The Hotel Cecil was a grand hotel built 1890–96 between the Thames Embankment and the Strand in London, England. It was named after Cecil House, a mansion belonging to the Cecil family, which occupied the site in the 17th century; the hotel was demolished in 1930, Shell Mex House now stands on its site. Designed by architects Perry & Reed in a "Wrenaissance" style, the hotel was the largest in Europe when it opened, with more than 800 rooms; the proprietor, Jabez Balfour went bankrupt and was sentenced to 14 years in prison. The hotel was requisitioned for the war effort in 1917, the first headquarters of the newly formed RAF took up part of the hotel from 1918 to 1919. A green plaque was affixed just inside the outer Strand entrance to the building in March 2008, proclaiming: The Royal Air Force was formed and had its first headquarters here in the former Hotel Cecil 1 April 1918. Below it is a brass plate stating: This plaque was unveiled by the Chief of the Air Staff Air Chief Marshal Sir Glenn Torpy to mark the 90th anniversary of the formation of the Royal Air Force.
The hotel was the base for a Palestine Arab delegation that arrived in London in August 1921 and spent a year there, protesting in vain against the proposed terms of the British Mandate for Palestine. The president of the delegation was Musa Kazim al-Husseini; the Cecil was demolished in Autumn 1930, Shell Mex House was built on the site. The Strand façade of the hotel remains, with, at its centre, a grandiose arch leading to Shell Mex House proper. After Shell Mex relocated, the block became known as 80 Strand and is occupied by a number of companies including AIMIA or Pearson PLC subsidiaries Financial Times, Penguin Books, Dorling Kindersley and Rough Guides
Ingleburn Army Camp was a purpose built camp constructed in 1940 for the Australian Army at Ingleburn, New South Wales, Australia. During World War II, the camp became the major army training facility in New South Wales. Many important army units who trained at the camp served in some of the major engagements of World War II. All corps were trained at the camp including engineers, transport and anti-aircraft units. Known as "Ingleburn Military Camp", the Commonwealth acquired 684 acres in 1940, which the army had occupied after setting up tents on 8 October 1939. Accommodation was constructed shortly after by the 2/16th Australian Infantry Battalion to provide for the formation of the Second Australian Imperial Force. Following the outbreak of the Korean War during the 1950s, battalions destined for Korea were stationed at the camp. National Service recommenced and the camp was a major National Service centre. Many Australians experienced military training at the camp prior to be posted to an Army Reserve unit in their home locations.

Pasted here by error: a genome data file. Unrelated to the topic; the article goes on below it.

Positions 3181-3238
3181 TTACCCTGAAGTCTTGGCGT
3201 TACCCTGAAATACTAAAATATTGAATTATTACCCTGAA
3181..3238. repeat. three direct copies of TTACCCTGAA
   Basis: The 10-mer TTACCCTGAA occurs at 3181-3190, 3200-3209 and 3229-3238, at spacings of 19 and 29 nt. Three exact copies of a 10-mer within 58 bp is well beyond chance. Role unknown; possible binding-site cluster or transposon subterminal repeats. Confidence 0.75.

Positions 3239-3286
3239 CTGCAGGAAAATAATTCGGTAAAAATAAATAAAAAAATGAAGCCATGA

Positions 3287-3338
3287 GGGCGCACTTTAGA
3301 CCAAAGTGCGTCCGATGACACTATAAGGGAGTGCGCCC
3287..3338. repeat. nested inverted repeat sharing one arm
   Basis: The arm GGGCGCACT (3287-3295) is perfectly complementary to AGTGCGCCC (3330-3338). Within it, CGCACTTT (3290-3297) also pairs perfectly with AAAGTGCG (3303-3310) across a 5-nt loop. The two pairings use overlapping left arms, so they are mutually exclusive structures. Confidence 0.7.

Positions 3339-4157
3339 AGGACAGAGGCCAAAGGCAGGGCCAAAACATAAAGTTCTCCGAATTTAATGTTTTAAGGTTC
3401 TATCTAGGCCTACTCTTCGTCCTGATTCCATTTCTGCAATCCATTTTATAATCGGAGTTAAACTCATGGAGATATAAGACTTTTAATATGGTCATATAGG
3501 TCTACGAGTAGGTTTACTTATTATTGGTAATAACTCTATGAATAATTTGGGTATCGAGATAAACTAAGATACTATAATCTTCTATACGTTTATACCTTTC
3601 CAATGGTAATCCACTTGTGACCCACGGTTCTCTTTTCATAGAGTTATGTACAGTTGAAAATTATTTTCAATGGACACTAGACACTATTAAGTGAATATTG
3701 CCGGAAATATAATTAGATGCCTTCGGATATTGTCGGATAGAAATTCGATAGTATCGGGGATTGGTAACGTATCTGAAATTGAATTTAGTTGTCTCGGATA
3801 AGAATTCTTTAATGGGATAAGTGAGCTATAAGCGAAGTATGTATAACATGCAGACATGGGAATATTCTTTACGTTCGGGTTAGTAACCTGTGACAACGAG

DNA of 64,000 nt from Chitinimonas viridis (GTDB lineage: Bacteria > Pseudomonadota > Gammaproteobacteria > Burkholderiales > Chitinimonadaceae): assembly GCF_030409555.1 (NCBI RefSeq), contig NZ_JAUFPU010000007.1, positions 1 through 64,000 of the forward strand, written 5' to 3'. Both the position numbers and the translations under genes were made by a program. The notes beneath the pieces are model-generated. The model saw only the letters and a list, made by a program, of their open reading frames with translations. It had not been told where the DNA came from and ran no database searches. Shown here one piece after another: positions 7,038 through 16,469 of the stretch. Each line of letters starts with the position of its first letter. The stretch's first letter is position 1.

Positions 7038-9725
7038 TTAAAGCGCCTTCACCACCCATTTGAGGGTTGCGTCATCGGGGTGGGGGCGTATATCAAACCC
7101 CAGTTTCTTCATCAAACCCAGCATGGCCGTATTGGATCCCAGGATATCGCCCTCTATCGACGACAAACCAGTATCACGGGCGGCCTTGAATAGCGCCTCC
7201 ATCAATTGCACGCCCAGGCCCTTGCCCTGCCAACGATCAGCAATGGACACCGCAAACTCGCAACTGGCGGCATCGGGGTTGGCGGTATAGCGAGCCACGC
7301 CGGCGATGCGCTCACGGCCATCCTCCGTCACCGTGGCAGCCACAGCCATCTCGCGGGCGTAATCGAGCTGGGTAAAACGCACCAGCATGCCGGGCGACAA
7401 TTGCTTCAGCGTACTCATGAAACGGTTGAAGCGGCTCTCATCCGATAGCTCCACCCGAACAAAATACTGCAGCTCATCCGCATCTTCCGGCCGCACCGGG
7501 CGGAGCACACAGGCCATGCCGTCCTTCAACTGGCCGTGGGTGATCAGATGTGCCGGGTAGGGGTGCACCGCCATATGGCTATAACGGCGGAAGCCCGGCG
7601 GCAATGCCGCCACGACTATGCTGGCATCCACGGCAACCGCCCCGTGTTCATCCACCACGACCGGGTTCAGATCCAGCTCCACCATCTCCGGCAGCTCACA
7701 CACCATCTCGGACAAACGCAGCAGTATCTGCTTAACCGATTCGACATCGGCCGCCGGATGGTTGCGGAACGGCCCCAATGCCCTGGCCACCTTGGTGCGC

The Commonwealth Government extended compulsory military training in 1964 and conscripts were sent on military operations outside Australia. The training of National Service recruits was the main function of the camp from 1951 until 1972, when the Commonwealth Government abolished National Service. Since the end of World War II the camp's main function was training camp for the National Service Scheme and as the Headquarters of Second Training Group of the Army Reserves; the Camp on the southern side of Campbeltown road was occupied by the First Signal Regiment from my earliest recollection in the late 1960s until about 1980 when 1 Sig Regt was redeployed to Enoggera Baracks in Brisbane, Queensland. 101 Field workshop was located opposite the Ingleburn Area Officer's mess. The Area Sergeants Mess was located adjacent to the 2nd Military Hospital and the Military Police school and the Military Correction Establishment. 1 Field Hygiene company was located next to I Field Hospital known as Manunda Lines.